Also spelled Tan-chu. The son of Yao, a Chinese king of the twenty-third century BCE. King Yao deemed his son Danzhu to be unworthy and hence chose Shun as the successor to the throne. Danzhu hence died with deep bitterness in his heart, and as time passed, the bitterness harbored by his spirit intensified due to distorted historical accounts about him.
In correcting these historical distortions about Danzhu, Sangjenim revealed: “If Danzhu had ruled in the time of Yao and Shun, edification and proper governance would have spread to even the most remote villages, disparaging epithets for others’ tribes would have disappeared, and a distance of ten thousand ri would have seemed no farther than next door—in short, the world would have become one family” (4:24:15-16).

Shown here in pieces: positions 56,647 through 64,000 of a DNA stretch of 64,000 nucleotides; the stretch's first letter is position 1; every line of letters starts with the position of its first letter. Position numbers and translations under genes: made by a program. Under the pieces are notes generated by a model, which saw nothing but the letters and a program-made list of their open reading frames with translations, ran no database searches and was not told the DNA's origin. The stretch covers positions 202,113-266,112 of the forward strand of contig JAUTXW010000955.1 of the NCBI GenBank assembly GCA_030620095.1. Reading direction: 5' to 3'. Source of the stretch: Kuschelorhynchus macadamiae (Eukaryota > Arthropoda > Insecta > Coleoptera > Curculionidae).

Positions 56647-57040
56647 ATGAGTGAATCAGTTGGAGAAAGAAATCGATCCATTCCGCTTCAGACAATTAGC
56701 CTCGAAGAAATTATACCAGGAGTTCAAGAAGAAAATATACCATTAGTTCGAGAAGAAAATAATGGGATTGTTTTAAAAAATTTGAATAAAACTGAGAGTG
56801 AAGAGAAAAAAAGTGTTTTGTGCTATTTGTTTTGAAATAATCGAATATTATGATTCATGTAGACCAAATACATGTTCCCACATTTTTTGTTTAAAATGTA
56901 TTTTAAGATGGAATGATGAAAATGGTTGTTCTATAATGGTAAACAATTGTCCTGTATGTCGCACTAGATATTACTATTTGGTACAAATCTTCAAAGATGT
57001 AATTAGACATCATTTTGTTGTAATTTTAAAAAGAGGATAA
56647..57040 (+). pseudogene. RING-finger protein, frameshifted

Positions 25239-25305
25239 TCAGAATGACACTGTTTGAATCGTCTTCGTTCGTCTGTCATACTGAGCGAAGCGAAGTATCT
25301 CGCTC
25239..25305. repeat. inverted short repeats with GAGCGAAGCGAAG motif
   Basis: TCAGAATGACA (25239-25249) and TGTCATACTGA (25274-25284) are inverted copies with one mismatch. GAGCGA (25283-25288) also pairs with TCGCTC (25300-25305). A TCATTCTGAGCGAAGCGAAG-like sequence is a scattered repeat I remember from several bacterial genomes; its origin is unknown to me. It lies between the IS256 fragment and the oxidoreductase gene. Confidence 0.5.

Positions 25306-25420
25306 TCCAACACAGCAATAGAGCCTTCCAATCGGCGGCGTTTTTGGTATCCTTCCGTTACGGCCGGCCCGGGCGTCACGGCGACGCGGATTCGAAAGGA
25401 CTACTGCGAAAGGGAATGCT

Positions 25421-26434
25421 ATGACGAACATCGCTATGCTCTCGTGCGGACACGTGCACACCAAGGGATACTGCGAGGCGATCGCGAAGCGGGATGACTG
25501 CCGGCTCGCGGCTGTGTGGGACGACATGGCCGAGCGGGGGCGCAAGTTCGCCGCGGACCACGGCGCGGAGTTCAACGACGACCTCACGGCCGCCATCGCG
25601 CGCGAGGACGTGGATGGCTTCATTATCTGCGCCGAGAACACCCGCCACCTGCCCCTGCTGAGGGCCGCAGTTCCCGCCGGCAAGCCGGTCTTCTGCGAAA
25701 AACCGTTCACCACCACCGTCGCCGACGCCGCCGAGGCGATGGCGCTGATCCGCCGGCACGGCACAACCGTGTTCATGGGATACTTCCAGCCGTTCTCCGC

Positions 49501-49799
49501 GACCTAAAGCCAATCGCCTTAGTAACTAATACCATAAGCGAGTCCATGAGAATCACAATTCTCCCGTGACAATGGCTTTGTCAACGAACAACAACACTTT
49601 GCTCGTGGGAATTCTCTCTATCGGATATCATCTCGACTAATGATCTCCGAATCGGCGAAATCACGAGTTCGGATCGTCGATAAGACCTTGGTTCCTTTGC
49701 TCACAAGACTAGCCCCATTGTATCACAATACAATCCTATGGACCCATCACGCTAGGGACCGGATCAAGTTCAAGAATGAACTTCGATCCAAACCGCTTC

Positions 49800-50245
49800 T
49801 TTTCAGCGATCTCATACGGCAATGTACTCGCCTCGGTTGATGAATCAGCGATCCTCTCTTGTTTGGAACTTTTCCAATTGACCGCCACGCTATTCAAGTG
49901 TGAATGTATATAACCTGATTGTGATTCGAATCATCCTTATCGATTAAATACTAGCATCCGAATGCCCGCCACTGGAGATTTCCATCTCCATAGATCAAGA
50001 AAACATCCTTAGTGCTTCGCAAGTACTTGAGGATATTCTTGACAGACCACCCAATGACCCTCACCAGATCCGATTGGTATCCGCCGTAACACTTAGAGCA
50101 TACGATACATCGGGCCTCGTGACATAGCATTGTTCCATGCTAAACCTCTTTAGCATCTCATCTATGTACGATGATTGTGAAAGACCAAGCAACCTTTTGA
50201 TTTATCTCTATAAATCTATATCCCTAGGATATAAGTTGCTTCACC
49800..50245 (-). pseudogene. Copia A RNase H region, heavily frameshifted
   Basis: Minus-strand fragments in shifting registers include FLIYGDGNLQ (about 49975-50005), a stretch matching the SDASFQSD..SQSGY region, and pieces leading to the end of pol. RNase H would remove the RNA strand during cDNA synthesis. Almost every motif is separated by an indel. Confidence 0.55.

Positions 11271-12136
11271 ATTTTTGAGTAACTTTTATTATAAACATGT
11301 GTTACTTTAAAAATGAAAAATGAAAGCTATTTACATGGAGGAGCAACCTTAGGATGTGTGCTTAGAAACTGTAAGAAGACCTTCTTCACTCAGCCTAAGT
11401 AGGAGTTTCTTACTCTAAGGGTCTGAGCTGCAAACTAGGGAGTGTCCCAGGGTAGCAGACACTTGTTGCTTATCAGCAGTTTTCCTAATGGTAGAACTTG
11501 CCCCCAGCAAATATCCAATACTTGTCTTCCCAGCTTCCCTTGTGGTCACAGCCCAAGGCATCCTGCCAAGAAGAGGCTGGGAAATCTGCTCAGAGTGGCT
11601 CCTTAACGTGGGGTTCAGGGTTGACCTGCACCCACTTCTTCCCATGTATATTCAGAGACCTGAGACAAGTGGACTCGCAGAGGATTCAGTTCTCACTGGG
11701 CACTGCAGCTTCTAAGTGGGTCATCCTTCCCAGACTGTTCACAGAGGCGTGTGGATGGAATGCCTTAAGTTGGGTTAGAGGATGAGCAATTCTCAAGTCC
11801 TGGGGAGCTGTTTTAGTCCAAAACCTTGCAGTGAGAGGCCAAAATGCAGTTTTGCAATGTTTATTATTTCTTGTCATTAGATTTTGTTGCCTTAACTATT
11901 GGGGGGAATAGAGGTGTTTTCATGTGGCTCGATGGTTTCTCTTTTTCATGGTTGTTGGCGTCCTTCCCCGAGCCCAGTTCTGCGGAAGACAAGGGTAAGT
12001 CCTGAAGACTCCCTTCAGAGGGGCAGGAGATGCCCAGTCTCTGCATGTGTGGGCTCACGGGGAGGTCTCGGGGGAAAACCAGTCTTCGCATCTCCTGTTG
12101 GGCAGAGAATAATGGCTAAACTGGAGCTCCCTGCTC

In His work of renewal, Sangjenim chose the resolution of Danzhu’s bitterness and grief as the departure point for the resolution of the bitterness and grief of all spirits and humans in the Early Heaven.